Dinner and a Tweet

August 18, 2011

"Save the neck for me Clark!"

I’ve had a lot of readers ask that I continue to explore the issues of civility as it relates to technology. There seems to be a great deal of interest around the subject of civility and social networking, in particular. While I’ve covered cyber-bullying and the enabling of incivility by the anonymity provided by the internet, I hadn’t thought about the mechanics  of incivility in the social networking space until just recently.

I think the reason that I haven’t dug into social networking as a source of uncivil behaviors is because, like you, I enjoy using technologies like Facebook and LinkedIn. I like re-connecting with friends and colleagues that I haven’t seen for months, years or even decades. I enjoy it when I receive a request to connect to someone that I first met when I was 6 years old but haven’t seen since graduation day from high school. It hasn’t been until the last year or so that I’ve been forced to acknowledge the dark side to social networking; a messy underbelly that most of us react to by “de-friending” those in our circle of connections and acquaintances. And I’ve finally come to grips with what fuels that uglier side of reconnecting via the internet. It comes down to following a simple guideline your grandmother probably taught you.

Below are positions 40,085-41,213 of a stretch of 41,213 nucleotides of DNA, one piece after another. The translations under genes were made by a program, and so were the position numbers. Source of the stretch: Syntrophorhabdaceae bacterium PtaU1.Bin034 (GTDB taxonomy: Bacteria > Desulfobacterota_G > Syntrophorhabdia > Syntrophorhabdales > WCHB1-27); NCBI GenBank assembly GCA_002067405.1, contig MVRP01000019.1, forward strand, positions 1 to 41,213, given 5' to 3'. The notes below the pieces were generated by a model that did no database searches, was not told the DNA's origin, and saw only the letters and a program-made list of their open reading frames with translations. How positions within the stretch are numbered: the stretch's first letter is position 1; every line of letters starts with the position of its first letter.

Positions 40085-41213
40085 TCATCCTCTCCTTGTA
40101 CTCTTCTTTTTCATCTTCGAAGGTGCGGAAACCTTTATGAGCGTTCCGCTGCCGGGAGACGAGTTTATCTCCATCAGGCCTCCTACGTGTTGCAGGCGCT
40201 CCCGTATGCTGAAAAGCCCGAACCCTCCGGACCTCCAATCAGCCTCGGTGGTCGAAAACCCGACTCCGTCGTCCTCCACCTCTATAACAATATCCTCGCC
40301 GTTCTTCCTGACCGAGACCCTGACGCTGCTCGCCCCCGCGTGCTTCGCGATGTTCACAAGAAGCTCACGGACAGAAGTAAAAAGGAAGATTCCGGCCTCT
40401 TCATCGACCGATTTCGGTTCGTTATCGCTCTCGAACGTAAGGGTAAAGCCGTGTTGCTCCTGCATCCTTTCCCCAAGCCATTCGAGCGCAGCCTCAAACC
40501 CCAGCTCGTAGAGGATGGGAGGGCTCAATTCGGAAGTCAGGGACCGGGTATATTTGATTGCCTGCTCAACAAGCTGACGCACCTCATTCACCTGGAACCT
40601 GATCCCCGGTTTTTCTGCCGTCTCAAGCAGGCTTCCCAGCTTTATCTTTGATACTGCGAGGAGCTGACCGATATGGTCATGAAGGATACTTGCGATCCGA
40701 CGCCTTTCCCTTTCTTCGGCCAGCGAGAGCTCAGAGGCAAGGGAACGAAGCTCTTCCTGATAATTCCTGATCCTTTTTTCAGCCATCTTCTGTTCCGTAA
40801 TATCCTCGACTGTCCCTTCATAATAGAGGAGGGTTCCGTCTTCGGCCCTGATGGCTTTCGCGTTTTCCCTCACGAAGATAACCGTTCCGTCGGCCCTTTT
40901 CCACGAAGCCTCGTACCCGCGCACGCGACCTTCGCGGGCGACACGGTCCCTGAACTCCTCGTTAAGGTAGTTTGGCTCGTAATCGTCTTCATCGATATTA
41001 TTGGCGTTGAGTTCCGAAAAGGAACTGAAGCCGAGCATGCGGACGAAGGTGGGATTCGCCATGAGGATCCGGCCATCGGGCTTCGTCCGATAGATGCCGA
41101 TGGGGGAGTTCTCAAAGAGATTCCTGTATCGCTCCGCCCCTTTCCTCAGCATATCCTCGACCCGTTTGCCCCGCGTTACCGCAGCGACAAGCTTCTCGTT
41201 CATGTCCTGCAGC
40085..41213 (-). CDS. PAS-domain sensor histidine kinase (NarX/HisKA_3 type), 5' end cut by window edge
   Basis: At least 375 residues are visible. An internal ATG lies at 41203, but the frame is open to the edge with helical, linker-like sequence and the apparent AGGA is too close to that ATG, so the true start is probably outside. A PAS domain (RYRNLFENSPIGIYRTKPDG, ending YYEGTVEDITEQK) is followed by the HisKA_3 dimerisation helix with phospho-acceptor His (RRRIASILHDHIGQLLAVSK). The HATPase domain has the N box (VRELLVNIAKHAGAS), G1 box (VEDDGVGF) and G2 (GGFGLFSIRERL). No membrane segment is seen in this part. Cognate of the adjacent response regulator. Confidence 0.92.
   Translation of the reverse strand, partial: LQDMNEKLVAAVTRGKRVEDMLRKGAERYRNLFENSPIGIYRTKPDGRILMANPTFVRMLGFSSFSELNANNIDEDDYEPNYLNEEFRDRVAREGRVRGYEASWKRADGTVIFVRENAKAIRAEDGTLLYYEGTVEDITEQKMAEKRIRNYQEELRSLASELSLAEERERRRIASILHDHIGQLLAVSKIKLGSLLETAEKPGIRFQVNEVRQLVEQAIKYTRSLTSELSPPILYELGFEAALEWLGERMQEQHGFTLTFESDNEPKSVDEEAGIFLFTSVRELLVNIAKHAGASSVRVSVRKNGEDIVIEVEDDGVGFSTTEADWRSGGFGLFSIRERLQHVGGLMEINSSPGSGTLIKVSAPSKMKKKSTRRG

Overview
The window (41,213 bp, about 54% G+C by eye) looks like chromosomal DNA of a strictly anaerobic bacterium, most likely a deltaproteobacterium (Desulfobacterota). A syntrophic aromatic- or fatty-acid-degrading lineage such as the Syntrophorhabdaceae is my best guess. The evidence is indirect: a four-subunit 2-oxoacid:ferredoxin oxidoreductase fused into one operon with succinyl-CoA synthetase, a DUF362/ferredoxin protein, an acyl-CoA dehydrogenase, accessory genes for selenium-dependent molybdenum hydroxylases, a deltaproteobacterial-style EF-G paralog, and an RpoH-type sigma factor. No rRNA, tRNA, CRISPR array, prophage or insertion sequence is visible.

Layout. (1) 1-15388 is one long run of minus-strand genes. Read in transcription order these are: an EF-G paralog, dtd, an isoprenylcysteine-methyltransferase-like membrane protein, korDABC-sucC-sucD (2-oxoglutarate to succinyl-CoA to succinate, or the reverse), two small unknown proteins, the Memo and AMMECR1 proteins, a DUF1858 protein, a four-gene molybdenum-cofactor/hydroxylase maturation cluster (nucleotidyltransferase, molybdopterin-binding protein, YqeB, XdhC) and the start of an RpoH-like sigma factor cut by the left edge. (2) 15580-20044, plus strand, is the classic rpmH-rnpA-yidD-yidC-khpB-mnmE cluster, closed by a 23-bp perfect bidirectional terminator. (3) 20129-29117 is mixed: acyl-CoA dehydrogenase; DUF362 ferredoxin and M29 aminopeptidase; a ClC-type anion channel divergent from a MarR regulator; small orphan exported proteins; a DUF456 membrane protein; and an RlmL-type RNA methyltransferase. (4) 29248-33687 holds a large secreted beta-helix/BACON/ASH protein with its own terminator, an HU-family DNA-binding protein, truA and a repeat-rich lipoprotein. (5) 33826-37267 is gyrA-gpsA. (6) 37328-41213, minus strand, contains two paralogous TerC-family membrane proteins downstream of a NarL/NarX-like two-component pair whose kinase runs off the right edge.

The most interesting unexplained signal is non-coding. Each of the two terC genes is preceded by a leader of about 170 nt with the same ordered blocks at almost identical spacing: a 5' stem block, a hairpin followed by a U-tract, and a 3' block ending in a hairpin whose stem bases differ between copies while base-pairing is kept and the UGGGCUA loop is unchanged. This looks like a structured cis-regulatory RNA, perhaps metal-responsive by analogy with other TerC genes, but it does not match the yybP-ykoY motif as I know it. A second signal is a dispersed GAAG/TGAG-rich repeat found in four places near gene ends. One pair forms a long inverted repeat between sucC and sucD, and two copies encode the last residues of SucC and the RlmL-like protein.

Before I dive into that particular re-discovery, I think it is worthwhile to visit a component of this issue that I’ve written about before. It is really important that we accept and understand that social networking is not the same as having a relationship with someone. Connecting with someone on Facebook is not the same thing as a healthy and helpful friendship. It isn’t the distance or the digital nature of social networking that makes this so – people who are truly friends can certainly agree that social networking tools can be a useful communication channel. The difference is, true friends know that social networking isn’t the ONLY communication channel. In fact, true friends will certainly know that social networking is, at best, a sub-optimal communication channel.